Systemic onset juvenile rheumatoid arthritis

Baillieres Clin Rheumatol. 1998 May;12(2):245-71. doi: 10.1016/s0950-3579(98)80018-6.


Systemic onset juvenile rheumatoid arthritis (SoJRA) accounts for 10-20% of all JRA, affecting males and females equally and occurring most frequently under the age of 5 years. It is characterized by arthritis, daily spiking fever, an evanescent rash, serositis and a variety of other extra-articular features. Exclusion of systemic infections, malignancies and connective tissue diseases is most important in establishing the diagnosis. The disease has a wide range of severity from a short monocyclic course to a prolonged chronic course with severe destructive arthritis in approximately one third of patients. Destructive arthritis, secondary amyloidosis and treatment complications including infections, osteoporosis, growth retardation and the macrophage activation syndrome account for the significant morbidity and mortality associated with the disease. Pharmacological management includes non-steroidal anti-inflammatory drugs, corticosteroids, methotrexate and an emerging role for cyclosporine A and cytotoxic drug therapy. Elucidation of the immunopathogenetic mechanisms may lead to new targeted therapy.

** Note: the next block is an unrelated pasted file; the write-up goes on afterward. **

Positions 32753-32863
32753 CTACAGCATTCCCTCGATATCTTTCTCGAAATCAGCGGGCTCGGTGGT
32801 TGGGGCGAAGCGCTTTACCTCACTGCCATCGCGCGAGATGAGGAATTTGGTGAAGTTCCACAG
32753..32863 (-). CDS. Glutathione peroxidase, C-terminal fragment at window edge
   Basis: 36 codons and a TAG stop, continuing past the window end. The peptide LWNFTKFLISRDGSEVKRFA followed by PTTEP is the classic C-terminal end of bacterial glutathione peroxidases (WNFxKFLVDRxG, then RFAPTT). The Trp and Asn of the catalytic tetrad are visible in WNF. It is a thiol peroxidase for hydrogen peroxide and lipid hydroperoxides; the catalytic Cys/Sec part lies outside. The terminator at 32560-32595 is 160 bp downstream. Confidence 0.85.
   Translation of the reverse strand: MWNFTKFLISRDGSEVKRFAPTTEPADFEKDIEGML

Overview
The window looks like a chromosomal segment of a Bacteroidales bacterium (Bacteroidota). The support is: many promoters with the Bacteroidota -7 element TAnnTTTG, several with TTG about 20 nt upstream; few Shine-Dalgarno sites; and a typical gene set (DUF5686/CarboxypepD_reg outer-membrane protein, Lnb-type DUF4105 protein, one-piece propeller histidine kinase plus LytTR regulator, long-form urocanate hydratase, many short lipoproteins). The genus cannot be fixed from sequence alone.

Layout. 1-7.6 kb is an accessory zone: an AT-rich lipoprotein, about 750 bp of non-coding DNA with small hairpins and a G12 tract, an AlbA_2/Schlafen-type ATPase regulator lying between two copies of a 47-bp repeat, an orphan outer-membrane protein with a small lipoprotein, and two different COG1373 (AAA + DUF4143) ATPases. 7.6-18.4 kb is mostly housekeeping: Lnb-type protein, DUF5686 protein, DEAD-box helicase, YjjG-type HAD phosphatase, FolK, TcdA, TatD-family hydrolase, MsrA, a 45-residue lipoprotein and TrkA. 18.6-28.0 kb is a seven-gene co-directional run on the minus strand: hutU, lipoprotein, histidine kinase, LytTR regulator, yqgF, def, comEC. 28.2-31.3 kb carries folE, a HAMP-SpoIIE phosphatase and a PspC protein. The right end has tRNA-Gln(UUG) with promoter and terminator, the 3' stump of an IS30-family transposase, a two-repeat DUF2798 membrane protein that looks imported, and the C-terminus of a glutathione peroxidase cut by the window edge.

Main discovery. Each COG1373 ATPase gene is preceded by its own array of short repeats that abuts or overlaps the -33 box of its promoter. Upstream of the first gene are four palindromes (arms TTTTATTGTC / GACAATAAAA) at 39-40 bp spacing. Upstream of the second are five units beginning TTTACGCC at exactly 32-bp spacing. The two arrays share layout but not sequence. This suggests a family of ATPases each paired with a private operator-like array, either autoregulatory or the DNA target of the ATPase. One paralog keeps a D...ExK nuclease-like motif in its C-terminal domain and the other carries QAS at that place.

Publication types

  • Review

MeSH terms

  • Age of Onset
  • Amyloidosis / complications
  • Amyloidosis / diagnostic imaging
  • Amyloidosis / physiopathology*
  • Arthritis, Juvenile / complications
  • Arthritis, Juvenile / diagnostic imaging
  • Arthritis, Juvenile / physiopathology*
  • Child, Preschool
  • Connective Tissue Diseases / complications
  • Connective Tissue Diseases / diagnostic imaging
  • Connective Tissue Diseases / physiopathology*
  • Female
  • Humans
  • Infant
  • Male
  • Radiography